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NuScale, Shell and partners to assess hydrogen production using SMR

NuScale Power, along with Shell Global Solutions (Shell) and industry participants will develop and assess a concept for an economically optimized Integrated Energy System (IES) for hydrogen production using electricity and process heat from a NuScale VOYGR small modular reactor (SMR) power plant.


The project entitled, “Development and Demonstration of a Concept for an Economically Optimized IES,” will be completed in two phases. Additional research participants include Idaho National Laboratory, Utah Associated Municipal Power Systems (UAMPS), Fuel Cell Energy, FPoliSolutions, and GSE Solutions.

NuScale’s flexible SMR technology holds the potential—through hydrogen production—to balance and stabilize power grids dominated by renewable energies. Energy markets present reliability concerns at times when energy demand is high and renewable energy production is low. In these markets, hydrogen would be used as an end-product or as a stored energy source to be processed through a Reversible Solid Oxide Fuel Cell (RSOFC) for electricity generation.


Hydrogen has been identified as a pathway for global decarbonization and NuScale’s SMR technology complements this goal through low carbon hydrogen production.

—John Hopkins, NuScale Power President and Chief Executive Officer

A NuScale control room simulator will be modified to evaluate the dynamics of the IES and will include models for the Solid Oxide Electrolysis Cell (SOEC) system for hydrogen production, in addition to a RSOFC for electricity production.

The research will consider the number of NuScale Power Modules needed for use in SOEC hydrogen production and the quantity of hydrogen stored for subsequent electricity production. Further, local economic factors from the UAMPS Carbon Free Power Project will be assessed, such as the impact in the Western Energy Imbalance Market, resource adequacy programs, and other local market factors to be defined.



If you are going to make hydrogen and we do need hydrogen, using heat plus power from a nuclear plant is a better way to make clean hydrogen than just using electric power. However, I think that instead of using the hydrogen for fuel cells power, it would be better to use the nuclear plant for base power. When demand is low or there is sufficient wind or solar power to meet more of the demand, the excess power could be used to make hydrogen for other purposes such as ammonia.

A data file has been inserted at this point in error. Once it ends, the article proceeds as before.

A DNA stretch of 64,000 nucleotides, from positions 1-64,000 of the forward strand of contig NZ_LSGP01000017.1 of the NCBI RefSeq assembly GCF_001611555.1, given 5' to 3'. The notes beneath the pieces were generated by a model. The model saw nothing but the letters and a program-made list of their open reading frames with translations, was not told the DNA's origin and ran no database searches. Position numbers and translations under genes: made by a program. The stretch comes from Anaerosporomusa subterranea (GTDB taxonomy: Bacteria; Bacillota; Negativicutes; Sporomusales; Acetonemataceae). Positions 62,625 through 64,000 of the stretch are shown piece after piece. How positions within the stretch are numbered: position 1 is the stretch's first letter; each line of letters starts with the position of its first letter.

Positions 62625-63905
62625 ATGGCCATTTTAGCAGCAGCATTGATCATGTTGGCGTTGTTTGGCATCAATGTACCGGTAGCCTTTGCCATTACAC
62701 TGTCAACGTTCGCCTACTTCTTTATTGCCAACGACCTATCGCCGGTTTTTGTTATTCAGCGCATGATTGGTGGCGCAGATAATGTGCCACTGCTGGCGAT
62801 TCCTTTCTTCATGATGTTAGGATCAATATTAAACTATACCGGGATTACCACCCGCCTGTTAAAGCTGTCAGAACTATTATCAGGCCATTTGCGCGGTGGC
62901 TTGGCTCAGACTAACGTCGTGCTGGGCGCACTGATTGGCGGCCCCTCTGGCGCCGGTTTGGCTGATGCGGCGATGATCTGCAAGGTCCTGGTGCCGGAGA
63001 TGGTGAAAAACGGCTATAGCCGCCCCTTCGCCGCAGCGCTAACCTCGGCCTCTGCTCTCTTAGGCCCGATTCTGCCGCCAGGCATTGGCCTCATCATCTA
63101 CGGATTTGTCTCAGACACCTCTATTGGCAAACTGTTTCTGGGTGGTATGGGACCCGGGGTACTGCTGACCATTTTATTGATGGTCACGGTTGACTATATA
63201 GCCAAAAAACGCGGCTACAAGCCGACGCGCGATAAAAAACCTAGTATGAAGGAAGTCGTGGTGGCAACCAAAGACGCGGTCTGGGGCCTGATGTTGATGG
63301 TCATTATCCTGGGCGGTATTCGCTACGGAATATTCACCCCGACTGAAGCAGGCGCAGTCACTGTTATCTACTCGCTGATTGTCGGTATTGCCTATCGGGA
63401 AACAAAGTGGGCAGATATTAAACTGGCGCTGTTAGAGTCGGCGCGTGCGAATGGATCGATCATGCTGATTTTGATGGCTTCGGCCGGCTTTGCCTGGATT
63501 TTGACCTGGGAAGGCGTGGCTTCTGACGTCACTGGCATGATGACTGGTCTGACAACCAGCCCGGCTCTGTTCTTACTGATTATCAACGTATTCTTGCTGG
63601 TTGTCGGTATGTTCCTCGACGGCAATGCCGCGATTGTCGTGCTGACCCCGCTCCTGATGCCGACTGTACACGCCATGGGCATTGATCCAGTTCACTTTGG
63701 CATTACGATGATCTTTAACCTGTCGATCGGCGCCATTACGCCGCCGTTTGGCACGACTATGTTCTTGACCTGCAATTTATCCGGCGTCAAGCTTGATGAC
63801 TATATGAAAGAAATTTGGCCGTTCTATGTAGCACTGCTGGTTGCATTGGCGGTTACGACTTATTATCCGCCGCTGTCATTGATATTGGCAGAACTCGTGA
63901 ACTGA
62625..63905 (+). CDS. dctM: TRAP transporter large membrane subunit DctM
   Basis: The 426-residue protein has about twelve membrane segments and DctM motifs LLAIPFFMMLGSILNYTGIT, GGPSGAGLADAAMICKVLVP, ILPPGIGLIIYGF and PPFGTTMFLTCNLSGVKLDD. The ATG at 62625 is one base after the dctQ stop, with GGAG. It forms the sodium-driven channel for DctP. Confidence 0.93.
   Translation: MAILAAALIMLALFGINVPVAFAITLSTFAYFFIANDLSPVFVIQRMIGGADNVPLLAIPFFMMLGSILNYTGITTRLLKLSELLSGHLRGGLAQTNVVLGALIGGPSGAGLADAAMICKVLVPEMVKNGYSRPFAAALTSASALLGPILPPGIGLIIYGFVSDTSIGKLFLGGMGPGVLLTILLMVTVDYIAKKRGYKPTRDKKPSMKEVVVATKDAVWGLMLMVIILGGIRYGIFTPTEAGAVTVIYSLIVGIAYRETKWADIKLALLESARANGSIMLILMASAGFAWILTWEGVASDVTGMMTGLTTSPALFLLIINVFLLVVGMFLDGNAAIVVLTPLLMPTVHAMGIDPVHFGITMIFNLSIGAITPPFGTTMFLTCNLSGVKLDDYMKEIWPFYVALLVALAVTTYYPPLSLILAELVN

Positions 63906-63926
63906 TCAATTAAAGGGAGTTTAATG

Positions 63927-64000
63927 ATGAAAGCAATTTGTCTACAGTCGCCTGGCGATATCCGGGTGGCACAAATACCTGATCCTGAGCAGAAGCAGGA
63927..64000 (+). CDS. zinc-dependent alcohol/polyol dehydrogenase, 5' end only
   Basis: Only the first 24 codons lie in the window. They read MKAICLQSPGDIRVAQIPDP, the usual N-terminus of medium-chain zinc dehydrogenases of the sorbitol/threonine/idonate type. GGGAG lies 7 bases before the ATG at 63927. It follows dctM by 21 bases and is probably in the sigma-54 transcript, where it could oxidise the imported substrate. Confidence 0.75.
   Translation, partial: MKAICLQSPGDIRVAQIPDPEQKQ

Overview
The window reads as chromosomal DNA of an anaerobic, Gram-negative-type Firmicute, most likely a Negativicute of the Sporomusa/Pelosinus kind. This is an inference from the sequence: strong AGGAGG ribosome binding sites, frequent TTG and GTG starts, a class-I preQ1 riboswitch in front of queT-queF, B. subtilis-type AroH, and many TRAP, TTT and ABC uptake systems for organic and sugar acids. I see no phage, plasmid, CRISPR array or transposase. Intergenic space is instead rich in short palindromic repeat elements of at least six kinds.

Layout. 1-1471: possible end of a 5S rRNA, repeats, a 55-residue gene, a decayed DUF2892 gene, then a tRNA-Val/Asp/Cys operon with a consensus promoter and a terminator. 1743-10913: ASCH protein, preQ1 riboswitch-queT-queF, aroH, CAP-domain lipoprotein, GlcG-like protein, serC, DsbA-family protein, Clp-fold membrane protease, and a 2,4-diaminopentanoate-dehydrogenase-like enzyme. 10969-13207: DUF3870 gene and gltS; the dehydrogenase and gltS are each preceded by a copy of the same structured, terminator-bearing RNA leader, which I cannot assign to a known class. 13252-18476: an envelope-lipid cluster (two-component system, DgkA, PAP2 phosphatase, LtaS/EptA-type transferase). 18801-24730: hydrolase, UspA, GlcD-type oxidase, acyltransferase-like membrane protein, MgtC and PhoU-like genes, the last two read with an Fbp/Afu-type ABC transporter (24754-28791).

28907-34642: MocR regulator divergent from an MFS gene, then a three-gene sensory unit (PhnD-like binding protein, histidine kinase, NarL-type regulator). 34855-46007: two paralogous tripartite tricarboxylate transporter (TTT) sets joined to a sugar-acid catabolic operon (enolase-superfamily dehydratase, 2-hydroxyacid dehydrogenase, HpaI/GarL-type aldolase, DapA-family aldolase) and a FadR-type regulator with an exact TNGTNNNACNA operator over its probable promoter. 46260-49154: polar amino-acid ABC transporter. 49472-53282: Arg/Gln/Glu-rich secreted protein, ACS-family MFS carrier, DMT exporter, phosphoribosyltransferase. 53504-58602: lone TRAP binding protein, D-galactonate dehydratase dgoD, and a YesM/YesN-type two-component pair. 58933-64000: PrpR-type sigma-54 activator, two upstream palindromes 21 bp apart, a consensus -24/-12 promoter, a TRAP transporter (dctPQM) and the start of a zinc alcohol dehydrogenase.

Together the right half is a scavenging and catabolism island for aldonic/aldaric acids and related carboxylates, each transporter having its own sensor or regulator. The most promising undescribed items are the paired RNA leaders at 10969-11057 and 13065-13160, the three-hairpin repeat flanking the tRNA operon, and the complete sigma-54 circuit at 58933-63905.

Thomas Pedersen

So, Europe, and particularly Denmark, is miles ahead of the US when it comes to adoption of wind+solar for electricity production (in terms of percent of total consumption). Yet, we still need about 7 times more, in Denmark, by my estimates, to supply our entire energy need from wind+solar. At that point, W+S will generate more than the current electricity consumption 85% of the time!

The role of nuclear is (should be...) to supply something like the minimum future electricity consumption, at which point most of all electricity would still come from W+S - at lower cost per kWh produced - but with lower peak production and no requirements for backup plants to operate on windless nights. Instead, all consumers able to postpone their consumption would halt to reduce cost. You wouldn't pay double to charge your EV unless you had to. Most wouldn't, anyway...

Btw, from a societal point of view, no electricity generation should be dedicated to produce solely hydrogen, because we need the output in electrical form when W+S i scarce.

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